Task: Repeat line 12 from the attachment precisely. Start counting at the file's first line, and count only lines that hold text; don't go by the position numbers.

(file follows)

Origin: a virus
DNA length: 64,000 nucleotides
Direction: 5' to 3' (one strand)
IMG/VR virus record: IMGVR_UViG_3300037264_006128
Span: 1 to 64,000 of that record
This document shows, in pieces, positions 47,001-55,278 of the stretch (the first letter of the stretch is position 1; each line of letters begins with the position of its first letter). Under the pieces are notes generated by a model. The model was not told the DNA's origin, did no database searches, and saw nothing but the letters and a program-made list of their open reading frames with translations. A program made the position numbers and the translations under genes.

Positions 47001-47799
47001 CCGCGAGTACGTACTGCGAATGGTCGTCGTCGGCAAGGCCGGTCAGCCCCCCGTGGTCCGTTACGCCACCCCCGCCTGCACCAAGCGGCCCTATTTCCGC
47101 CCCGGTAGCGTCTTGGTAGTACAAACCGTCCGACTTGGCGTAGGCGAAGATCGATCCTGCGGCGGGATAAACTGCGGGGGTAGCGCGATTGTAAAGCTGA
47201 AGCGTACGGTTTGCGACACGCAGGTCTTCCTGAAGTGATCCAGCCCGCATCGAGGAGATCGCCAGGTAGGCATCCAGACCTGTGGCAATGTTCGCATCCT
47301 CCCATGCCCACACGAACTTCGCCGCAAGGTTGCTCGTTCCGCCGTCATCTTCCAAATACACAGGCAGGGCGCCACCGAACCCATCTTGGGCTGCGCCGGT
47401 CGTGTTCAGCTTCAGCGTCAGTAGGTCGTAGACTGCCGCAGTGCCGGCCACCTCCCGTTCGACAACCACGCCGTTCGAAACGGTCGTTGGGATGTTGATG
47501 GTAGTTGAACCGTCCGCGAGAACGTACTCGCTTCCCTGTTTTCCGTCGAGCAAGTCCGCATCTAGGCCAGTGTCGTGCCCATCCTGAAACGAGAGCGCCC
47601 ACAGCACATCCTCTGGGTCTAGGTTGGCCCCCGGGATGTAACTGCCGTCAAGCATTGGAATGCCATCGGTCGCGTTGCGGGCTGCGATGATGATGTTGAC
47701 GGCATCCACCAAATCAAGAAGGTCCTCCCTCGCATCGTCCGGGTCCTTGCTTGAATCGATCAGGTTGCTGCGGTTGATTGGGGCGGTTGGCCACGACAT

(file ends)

47401 CGTGTTCAGCTTCAGCGTCAGTAGGTCGTAGACTGCCGCAGTGCCGGCCACCTCCCGTTCGACAACCACGCCGTTCGAAACGGTCGTTGGGATGTTGATG